If you’re ready to open your own practice, or buy new equipment for an existing one, one of the first things you will need is to get your financing in place. A business loan can bridge the gap between what you have and what you need. An upfront investment in rooms, gear or new staff will pay off in the long run, but you need access to cash to get you off on the right foot.
Unfortunately, getting that business loan isn’t as easy as plucking a number out of the air and asking your bank for it. Any financial institution will want to see some key documents and plans to help them assess whether you can pay the loan back. Even if you have the capital available to finance your plans, a business loan can smooth out cash flow.
A medical, dental or veterinary professional may get a better deal from a bank versus other business owners. However this will depend on the nature of your practice, your credit history and a variety of other factors. In the eyes of a bank, a doctor, dentist or vet is often considered a low risk, but make sure you prepare these documents in advance.
A good business plan helps the bank assess your suitability for a loan. It should include information on where your practice is located and the type of practice. It should explain why you’ve chosen that location, and detail how much competition you have around you.
It should also explain how you’re going to use the loan. Is it for expanding your capacity? Or updating your equipment? How many extra patients will you be able to see as a result of the change?
A core part of your business plan should be a cash-flow projection. It’s worth preparing this with your accountant to make sure you get it right. The bank will want to see that you have calculated your ability to pay the loan back, and have a plan to do so.
The great thing about preparing a solid business plan is it gives you confidence in what you’re doing as well. It’s an opportunity to step back and look at your business, rather than just running it day-to-day.
A financial statement will show the lender your current assets, liabilities and net worth of your business. If you’re starting out, you’ll need to supply personal financial statements which show you can earn money to repay the loan if it all goes pear-shaped.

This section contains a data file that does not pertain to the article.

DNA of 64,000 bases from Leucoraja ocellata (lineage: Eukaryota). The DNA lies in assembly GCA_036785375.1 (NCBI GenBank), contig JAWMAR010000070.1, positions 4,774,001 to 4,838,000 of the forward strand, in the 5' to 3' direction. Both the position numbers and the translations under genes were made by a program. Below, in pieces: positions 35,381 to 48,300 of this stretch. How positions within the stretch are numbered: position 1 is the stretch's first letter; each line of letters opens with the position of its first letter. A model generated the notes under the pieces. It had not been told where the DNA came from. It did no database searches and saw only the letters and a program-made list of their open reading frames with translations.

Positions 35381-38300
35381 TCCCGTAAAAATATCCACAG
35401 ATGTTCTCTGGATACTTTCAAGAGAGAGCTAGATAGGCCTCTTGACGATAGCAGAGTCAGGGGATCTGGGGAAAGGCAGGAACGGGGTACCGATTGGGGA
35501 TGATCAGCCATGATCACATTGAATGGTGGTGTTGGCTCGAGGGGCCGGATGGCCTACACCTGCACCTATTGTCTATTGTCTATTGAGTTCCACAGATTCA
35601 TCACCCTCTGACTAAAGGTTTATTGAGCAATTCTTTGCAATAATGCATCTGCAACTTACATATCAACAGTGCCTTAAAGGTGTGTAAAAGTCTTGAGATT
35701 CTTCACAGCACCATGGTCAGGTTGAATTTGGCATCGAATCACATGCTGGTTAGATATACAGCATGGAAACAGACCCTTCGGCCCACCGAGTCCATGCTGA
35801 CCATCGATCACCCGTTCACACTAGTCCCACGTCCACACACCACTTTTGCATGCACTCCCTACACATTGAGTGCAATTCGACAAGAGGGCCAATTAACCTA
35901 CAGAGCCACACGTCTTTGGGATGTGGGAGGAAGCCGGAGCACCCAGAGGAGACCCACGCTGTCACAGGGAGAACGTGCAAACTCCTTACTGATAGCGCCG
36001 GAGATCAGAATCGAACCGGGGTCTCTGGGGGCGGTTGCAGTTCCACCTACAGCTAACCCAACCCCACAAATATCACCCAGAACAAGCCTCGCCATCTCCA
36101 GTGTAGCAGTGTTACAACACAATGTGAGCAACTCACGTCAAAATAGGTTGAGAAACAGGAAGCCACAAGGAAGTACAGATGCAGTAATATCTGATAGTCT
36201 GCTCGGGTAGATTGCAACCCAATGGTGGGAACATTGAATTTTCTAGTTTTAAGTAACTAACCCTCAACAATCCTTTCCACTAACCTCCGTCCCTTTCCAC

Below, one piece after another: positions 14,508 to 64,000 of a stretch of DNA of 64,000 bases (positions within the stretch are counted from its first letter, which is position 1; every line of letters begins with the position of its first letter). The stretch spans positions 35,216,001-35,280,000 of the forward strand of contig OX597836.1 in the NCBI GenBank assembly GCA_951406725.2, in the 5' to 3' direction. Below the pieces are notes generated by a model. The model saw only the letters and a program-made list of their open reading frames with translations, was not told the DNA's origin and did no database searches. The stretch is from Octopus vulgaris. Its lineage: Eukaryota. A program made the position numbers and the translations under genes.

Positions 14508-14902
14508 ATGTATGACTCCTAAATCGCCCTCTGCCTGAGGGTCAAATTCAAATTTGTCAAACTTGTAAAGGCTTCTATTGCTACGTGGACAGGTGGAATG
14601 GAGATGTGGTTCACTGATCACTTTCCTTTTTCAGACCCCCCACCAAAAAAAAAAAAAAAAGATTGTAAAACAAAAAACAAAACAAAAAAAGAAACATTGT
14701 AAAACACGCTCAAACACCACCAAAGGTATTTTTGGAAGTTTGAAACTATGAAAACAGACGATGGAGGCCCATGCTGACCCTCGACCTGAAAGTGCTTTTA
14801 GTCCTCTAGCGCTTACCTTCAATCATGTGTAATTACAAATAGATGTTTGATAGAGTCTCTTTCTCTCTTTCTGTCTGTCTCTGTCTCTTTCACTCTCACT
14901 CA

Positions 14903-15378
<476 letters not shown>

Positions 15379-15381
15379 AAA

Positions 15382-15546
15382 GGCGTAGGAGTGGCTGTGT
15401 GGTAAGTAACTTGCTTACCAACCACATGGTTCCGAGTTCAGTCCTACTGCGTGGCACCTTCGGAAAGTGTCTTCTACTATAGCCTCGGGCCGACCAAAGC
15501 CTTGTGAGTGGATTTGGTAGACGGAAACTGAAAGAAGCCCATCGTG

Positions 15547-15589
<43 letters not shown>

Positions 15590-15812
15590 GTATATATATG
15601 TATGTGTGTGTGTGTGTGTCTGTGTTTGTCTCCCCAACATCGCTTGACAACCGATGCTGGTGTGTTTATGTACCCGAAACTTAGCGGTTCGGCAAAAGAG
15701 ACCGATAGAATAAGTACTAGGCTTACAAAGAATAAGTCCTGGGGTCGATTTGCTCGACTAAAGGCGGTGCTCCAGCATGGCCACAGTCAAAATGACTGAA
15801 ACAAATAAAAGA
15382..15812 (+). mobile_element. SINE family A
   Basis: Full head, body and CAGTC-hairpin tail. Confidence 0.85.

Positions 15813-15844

You may also be asked to show your two latest tax returns and/or Business Activity Statements (BAS). If you have a trust or a self-managed super fund (SMSF) relating to your practice you may be asked to produce those documents as well.
Also, don’t forget you’ll need identification, your bank will want some proof that you are who you say you are. A passport and a driver's licence may be sufficient, but check with the bank as to what is needed to pass the 100-point ID check.
Depending on how much you’re borrowing and what you want to do with it, you may want to look at other financing options, such as an overdraft facility or a credit card.
With an overdraft, you have access to a line of credit which can provide a safety net for tricky cash-flow situations. Whereas a credit card can offer ways of tracking spending and give you the chance to earn reward points—which lets you celebrate with a holiday when your business takes off.
Looking for a business loan? Learn more about our range of practice finance products specifically designed for medical professionals.
The information contained in this article (Information) is general in nature and has been provided in good faith, without taking into account your personal circumstances. While all reasonable care has been taken to ensure that the information is accurate and opinions fair and reasonable, no warranties in this regard are provided. We recommend that you obtain independent financial and tax advice before making any decisions.